Based on several different factors, scientists have a new risk index for predicting who will develop lupus. From the Feinstein Institute for Medical Research, the new diagnostic test could help scientists identify candidates for early intervention, improving their prognosis.
Systematic lupus erythematosus (SLE, lupus) is a chronic autoimmune disease that can affect the skin, joints, and body organs when immune cells turn against the body’s own cells and tissues. People usually develop lupus between the ages of 15 and 44.
“Understanding risk and why it differs between populations may enable prevention studies,” explained corresponding author Betty Diamond. “Here we analyzed serum from unique populations with varying degrees of risk in order to identify serologic factors that might correlate with risk of or protection against SLE."
Researchers analyzed the levels of immunoglobulin (Ig) G and IgM antibodies and the protein complex C1q in blood serum. IgM antibodies are associated with protection against the initial development of lupus, IgG is associated with preceding the onset of lupus, and C1q is associated with protection from lupus by promoting immune tolerance, preventing autoimmunity. About 90 percent of people with an inherited C1q deficiency also have lupus or end up developing it at some point in their lives.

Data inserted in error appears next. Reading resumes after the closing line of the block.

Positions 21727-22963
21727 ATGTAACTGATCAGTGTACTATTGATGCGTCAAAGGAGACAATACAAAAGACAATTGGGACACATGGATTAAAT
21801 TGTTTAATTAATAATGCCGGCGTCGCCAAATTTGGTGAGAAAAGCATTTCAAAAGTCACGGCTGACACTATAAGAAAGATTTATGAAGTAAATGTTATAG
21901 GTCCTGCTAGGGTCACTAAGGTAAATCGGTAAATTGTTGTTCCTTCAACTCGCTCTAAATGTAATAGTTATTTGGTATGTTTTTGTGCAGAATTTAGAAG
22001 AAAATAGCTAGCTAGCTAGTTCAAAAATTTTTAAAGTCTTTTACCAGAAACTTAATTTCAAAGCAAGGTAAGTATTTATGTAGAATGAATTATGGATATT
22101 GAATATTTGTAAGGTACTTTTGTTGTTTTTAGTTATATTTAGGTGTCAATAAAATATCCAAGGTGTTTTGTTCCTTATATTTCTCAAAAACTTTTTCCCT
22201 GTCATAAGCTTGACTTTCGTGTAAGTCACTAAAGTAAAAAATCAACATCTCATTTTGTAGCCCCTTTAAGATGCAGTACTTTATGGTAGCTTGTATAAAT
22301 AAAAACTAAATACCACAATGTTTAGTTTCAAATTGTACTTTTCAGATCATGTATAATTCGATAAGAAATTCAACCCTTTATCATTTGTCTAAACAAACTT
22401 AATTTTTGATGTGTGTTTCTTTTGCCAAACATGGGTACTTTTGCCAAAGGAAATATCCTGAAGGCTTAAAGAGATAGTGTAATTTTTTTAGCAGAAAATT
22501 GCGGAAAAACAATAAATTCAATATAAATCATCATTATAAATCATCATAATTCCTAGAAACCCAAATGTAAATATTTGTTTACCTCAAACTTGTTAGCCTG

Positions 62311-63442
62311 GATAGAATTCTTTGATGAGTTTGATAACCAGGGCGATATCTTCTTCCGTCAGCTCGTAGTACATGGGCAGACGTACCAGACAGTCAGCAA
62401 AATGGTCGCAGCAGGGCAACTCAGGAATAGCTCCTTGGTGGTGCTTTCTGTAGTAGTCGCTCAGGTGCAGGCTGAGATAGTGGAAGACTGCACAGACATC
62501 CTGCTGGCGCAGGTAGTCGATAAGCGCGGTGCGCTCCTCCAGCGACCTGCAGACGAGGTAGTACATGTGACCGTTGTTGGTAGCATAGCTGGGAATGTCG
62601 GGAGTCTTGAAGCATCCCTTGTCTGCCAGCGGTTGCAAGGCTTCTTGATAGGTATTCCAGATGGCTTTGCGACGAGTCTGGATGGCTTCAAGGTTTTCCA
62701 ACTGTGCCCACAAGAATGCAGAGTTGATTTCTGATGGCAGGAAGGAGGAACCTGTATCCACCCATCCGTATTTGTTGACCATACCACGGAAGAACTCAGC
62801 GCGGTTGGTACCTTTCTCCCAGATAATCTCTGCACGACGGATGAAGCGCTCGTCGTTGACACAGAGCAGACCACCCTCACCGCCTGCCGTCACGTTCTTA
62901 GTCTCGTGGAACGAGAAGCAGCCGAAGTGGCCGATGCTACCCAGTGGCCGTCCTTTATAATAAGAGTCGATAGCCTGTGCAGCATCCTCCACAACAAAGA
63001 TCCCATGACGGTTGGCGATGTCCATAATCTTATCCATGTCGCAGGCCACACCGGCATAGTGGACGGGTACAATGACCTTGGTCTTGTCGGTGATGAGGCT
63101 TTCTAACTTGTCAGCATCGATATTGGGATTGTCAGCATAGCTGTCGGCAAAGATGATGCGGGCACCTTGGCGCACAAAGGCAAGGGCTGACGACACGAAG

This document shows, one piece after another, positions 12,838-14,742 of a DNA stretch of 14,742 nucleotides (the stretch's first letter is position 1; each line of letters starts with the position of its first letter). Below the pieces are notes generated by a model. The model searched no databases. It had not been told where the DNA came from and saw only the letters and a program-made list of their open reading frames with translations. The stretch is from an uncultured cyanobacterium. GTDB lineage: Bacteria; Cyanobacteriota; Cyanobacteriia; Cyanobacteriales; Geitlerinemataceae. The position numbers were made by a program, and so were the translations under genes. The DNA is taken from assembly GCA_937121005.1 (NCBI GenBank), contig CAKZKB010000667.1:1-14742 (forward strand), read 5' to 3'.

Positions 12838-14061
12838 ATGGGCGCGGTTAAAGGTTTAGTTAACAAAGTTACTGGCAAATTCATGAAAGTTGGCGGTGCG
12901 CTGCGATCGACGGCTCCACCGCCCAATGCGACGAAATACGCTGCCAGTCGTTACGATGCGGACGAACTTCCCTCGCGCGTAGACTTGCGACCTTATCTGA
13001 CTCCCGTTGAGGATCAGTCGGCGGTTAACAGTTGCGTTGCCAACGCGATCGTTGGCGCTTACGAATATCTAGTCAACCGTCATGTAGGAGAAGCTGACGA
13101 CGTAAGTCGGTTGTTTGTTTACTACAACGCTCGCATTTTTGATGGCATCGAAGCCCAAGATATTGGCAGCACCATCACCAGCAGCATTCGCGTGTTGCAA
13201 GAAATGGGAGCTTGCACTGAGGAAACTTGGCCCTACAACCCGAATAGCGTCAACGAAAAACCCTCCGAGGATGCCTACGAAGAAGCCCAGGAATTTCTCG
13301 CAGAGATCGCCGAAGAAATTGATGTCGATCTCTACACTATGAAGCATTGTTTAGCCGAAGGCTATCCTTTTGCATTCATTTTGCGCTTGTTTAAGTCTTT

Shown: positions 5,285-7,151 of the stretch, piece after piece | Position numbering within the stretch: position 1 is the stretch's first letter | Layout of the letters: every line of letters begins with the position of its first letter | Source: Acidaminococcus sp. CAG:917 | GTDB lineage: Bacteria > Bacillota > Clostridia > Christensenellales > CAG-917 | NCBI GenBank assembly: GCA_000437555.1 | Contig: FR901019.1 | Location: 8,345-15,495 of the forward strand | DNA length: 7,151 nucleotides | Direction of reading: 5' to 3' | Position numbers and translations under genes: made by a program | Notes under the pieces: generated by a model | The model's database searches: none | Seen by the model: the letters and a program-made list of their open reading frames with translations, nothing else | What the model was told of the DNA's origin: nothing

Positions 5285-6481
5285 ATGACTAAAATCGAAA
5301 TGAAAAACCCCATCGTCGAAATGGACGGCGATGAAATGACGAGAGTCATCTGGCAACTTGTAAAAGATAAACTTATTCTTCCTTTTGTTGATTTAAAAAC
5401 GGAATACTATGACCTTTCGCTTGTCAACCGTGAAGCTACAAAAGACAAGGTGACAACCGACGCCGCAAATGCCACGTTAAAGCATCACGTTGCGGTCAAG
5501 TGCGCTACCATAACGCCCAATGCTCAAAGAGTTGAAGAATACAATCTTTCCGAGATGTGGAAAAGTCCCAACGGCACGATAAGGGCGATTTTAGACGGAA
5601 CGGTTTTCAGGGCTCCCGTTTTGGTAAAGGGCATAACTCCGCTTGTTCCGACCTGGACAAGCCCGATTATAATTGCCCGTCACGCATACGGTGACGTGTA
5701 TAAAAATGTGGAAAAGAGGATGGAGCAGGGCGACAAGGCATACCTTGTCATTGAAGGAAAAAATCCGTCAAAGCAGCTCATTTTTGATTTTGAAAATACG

They compared these three lupus biomarkers in blood serum from five different groups of women with different lupus risk factors. As anticipated, the levels of IgG, IgM, and C1q varied between the five groups. The results confirmed an initial hypothesis that high levels of IgG, low levels of IgM, and low levels of C1q increase the risk for lupus.
“The risk index we developed was highest in SLE patients; second highest in unaffected sisters of SLE patients; third highest in healthy African-American women and lowest in healthy Caucasian women and malaria-exposed West African women,” Diamond explained.
Interestingly, exposure to malaria is thought to increase levels of IgM and C1q, provided protection against the development of lupus even for people who are genetically prone to the disease.
The present study was published in the journal Molecular Medicine.